If I'd have had another baby girl instead of a boy, I might have named her June. As it turned out, #hubbyparkins' li'l swimmers appear to be predominantly of the XY chromosome variety and we have a James. And that is good. And we have no intention whatsoever of adding a June to the mix. And I am very happy to report that, despite a bit of paranoia getting the better of me in the last few days, I can categorically state that there is no impending arrival of a June, Julia, Jessica, Jennifer, Jaime, Jezebel or any other kind of J-girl (or boy!) on the cards.
See: (And note the conspicuous absence of a second pink line!)
June was a busy month for me, with a number of special occasions and visits taking place.
We had the 18th anniversary of my father's death on June 7th - the only day in June on which I blogged. And I didn't blog about my father because, well, there really isn't an awful lot to say. He was a man more or less like any other, with his flaws and strengths and idiosyncracies and, sadly, he died young. I have made my peace with the nature of the relationship I had with him, such as it was, and can acknowledge that his intentions toward his children were noble and that he loved us. I make a point of quietly remembering him every year on the day of his birth and on the day of his death because not to do so would be to deny a little piece of my heritage and of the mould that has shaped the woman I am.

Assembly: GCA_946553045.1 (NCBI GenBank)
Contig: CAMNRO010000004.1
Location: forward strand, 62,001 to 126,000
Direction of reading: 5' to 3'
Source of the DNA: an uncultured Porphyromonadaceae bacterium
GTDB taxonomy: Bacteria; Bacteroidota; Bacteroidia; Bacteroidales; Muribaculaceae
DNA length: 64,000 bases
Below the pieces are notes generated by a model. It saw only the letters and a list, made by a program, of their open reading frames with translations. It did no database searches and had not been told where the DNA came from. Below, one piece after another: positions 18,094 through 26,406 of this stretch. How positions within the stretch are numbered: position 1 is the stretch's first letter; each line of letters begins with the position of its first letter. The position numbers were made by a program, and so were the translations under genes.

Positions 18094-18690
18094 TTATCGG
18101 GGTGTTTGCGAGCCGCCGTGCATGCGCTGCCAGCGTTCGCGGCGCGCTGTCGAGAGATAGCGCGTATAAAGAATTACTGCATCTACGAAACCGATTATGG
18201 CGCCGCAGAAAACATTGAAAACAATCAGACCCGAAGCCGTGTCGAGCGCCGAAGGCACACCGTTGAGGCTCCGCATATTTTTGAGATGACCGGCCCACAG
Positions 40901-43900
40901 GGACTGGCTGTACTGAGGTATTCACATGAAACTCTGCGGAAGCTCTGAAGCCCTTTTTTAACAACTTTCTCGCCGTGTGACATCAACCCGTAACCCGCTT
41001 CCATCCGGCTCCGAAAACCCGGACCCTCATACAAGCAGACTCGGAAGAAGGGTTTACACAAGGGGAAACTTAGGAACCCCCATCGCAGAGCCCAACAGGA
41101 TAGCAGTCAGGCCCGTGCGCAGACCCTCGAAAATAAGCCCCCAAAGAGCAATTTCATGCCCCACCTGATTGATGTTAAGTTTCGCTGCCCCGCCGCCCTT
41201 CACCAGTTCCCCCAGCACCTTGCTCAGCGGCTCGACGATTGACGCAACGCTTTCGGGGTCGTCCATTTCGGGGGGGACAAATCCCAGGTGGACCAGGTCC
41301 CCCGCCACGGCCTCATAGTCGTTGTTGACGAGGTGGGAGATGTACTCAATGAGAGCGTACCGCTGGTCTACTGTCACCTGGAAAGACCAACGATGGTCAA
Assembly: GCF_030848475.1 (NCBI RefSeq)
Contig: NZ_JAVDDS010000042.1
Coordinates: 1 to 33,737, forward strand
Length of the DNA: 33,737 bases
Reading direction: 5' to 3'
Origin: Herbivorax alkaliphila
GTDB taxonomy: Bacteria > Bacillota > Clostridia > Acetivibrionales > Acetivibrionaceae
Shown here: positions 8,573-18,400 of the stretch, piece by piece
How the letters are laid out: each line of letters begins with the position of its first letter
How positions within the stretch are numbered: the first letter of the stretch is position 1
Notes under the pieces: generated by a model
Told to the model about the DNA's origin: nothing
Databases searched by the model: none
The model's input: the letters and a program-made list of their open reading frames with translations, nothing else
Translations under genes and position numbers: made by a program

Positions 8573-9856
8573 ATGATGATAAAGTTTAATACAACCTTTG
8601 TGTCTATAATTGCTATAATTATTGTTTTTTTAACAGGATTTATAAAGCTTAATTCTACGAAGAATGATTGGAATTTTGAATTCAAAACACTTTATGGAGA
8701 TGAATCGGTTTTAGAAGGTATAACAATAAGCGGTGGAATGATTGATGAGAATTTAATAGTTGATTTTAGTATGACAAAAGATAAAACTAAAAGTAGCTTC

On the weekend of 11 June - the start of the 2010 World Cup - #hubbyparkins and I dropped all the kids (minus #babyparkins) off at my mom's and made our way to Mafikeng with a trailer full of booklets to be distributed at a free concert by a group of 32 local artists, including some big names like Yvonne Chaka-chaka, PJ Powers and a whole bunch of others. We listened to the opening game on the radio in the car, drinking Wimpy coffee and just talking about stuff in general in between - a rare treat for us.
On the 16th of June, we celebrated my eldest son's 7th birthday quietly, at home with family, while the rest of South Africa celebrated national Youth Day. Since his birth, I have taken great joy in the knowledge that, for as long as he lives in South Africa, Michael will always have the day off on his birthday. :)
On the 19th of June, we had a small party for Michael's friends at the Johannesburg Planetarium. It was the first time my kids had been there and it was a great hit! Even Jack and James enjoyed watching the show and the kids were all suitably impressed with the 3D space rocket cake I'd made with special help from Angel, Glugster and #hubbyparkins:
25 June was Megan's 8th birthday and a Friday. The in-laws had come to pick Megan & Michael up the previous day to spend the night at their house so that they could take them to a show by the local youth theatre on the morning of Megan's birthday. They then brought them home again in the afternoon and we went to the local Spur for dinner. Megan & Michael had their meals for free because they are Spur Secret Tribe members.